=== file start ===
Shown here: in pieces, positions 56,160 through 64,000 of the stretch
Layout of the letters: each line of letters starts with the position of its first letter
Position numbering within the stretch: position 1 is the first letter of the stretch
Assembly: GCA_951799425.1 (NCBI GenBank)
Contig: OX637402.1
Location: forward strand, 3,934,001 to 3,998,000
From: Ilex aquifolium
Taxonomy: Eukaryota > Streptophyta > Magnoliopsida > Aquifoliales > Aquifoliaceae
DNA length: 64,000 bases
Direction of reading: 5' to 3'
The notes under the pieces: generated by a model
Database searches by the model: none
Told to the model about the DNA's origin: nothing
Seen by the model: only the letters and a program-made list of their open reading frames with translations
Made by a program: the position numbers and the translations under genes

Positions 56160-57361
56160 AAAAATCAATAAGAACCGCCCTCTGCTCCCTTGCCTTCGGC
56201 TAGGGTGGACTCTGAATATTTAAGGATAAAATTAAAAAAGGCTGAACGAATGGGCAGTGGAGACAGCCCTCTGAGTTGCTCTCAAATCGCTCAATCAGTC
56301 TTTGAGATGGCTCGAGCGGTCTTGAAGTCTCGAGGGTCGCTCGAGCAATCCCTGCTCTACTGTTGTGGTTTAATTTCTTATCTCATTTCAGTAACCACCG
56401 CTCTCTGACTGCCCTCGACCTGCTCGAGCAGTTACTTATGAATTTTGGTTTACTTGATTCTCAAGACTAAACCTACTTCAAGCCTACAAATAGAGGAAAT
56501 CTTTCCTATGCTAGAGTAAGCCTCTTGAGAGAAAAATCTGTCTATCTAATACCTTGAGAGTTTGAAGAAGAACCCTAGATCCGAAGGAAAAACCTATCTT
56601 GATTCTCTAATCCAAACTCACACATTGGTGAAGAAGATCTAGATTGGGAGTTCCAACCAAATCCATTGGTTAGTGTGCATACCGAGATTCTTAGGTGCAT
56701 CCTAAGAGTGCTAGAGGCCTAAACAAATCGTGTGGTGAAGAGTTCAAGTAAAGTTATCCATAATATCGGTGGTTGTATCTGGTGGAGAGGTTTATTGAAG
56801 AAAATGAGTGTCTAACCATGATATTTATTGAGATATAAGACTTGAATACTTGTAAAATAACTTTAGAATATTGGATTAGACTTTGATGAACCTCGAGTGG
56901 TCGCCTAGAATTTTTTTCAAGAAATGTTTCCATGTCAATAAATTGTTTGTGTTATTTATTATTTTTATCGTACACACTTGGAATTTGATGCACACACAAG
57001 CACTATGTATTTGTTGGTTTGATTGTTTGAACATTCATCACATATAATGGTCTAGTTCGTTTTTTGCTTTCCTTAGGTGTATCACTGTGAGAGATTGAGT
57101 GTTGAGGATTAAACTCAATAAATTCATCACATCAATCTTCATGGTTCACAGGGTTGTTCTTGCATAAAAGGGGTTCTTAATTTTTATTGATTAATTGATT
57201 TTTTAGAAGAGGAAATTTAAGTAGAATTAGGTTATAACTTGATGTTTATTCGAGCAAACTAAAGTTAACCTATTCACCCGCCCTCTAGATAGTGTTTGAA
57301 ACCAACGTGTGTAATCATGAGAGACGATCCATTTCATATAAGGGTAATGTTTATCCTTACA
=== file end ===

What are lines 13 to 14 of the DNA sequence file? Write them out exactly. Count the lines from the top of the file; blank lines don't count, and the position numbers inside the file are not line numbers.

Told to the model about the DNA's origin: nothing
Seen by the model: only the letters and a program-made list of their open reading frames with translations